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Argentina's garlic faces unfair competition from China in Brazil

Staff Writer |
As in every year, Mendoza's garlic is ready to land in Brazil under conditions that never seem to be ideal, because of price issues or other factors.

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This time it faces a couple of headaches because of the unfair competition from China, which is trying to avoid an anti-dumping duty in the neighboring country by triangulating its merchandise through Uruguay without declaring it, and by sending the garlic without stating its origin or without a brand.

In the last week, the regional chamber that groups the exporters from Mendoza, Asocamen, collected complaints from its most active garlic marketers in the neighboring country and transferred it to the provincial government.

The Executive, in turn, opened two channels to process actions that allow quick action with the main Mercosur partner, both through the embassy of that country and at the Chancellery and Ministry of Agribusiness.

Currently, the Chinese garlic must pay U.S. $ 7.80 per box of 10 kilos to enter Brazil, so the final price for said box would reach U.S. $21.30 including the AEC (Common External Tariff) agreed by the countries of the Mercosur for products that aren't produced by them.

This shrinks the price difference with the product exported by Mendoza. However, the maneuvers made by Chinese exporters to avoid paying the tax widen that difference again.

Currently, Brazil imports some 16 million boxes per year. Of that amount, Argentina and China contribute 45% each, and Spain contributes the remaining 10%.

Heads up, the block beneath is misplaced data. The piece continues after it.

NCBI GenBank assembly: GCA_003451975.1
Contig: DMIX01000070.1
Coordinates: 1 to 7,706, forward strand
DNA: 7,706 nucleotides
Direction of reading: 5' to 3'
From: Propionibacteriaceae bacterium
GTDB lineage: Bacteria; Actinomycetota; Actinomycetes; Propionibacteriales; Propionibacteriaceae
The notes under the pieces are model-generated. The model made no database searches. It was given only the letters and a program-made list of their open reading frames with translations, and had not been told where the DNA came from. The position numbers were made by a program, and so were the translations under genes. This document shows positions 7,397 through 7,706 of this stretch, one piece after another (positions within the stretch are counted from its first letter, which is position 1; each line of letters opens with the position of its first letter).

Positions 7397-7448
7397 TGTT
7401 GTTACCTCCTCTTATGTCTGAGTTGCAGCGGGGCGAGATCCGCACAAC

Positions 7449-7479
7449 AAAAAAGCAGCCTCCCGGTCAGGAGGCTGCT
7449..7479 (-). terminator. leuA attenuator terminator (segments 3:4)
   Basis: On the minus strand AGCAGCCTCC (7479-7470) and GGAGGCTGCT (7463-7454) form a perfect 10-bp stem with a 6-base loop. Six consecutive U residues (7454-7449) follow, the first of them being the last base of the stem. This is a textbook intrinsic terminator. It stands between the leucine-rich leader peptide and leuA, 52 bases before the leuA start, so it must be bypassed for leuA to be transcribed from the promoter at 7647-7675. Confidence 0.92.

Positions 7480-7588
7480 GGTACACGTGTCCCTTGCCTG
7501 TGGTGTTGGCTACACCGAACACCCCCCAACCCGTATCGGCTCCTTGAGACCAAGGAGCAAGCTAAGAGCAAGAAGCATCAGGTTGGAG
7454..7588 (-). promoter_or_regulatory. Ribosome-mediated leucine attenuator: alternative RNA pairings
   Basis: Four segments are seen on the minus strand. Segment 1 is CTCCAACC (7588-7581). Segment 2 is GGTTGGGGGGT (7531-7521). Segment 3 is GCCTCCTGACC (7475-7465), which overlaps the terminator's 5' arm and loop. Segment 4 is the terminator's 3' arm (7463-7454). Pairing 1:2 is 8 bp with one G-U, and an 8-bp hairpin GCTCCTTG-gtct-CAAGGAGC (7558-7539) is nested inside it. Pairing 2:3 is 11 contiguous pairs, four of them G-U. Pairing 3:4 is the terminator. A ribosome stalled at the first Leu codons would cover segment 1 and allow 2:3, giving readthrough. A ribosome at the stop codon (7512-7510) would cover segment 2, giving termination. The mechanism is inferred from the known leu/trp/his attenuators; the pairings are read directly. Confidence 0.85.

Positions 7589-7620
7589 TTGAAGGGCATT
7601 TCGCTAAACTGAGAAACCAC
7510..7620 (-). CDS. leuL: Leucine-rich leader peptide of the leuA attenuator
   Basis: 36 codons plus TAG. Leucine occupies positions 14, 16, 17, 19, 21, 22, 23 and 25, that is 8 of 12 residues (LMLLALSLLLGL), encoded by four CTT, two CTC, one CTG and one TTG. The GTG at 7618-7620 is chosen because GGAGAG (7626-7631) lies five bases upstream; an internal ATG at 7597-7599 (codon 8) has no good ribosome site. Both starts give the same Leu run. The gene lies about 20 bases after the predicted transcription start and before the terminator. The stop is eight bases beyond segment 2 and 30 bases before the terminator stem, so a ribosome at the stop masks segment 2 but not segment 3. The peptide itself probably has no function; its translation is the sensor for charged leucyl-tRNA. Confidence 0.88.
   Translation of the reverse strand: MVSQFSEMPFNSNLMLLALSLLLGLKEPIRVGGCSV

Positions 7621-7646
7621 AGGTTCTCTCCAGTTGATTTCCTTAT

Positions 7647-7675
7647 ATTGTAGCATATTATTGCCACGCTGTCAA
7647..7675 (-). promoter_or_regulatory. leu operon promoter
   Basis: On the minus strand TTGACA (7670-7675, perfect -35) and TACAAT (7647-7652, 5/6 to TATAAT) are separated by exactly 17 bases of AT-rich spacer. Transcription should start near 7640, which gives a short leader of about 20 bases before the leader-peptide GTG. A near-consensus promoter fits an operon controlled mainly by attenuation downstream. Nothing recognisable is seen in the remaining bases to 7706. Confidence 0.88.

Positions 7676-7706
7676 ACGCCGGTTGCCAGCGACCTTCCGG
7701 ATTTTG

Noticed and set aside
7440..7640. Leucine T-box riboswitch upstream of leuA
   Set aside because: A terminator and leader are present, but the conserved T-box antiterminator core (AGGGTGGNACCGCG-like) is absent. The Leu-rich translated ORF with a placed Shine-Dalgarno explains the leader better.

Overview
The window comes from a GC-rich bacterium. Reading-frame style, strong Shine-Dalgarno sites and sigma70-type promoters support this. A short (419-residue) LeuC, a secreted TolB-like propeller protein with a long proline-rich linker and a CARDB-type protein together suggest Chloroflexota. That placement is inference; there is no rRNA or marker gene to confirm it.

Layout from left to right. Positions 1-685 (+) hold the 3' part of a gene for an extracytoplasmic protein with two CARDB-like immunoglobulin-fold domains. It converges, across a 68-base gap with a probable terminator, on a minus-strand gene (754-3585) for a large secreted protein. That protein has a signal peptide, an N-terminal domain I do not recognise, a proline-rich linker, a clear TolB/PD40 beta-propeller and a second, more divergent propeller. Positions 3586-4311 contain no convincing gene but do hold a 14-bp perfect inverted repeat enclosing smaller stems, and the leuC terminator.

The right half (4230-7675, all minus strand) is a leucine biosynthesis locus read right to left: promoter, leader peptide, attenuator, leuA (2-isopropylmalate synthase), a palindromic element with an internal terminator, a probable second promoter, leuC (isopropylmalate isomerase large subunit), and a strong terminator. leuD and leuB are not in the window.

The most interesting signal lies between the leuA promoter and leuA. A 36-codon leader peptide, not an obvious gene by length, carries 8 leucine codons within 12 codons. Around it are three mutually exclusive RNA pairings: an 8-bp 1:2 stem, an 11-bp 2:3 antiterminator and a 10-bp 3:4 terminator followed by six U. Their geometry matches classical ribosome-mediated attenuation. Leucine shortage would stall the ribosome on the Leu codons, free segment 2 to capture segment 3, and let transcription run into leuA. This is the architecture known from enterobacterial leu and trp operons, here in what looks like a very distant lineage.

The difference are the prices: until July, according to data from Brazil, China placed its garlic at US $ 19.45 per box and the Spanish at US $19.32, while the Argentine did not manage to sell it at less than US $ 25.74.

According to the manager of Asocam, Guillermo San Martin, "30% of the total Chinese imports enter without paying the anti-dumping fee. Of that volume, 8 out of 10 boxes do not pay duty thanks to the injunctions and because they can't be identified, and the remaining 20% ​​are smuggled through Uruguay."

While Mendoza packers adjust to norms set by the Brazilian importers of the Association of Garlic Producers of Brazil (Anapa), Asocam has identified at least 3 anti-dumping modalities promoted by China in recent weeks, which could even be reported to the WTO.

Since this week, the Federal Revenue of Brazil, equivalent to Argentina's AFIP, is already in the know.


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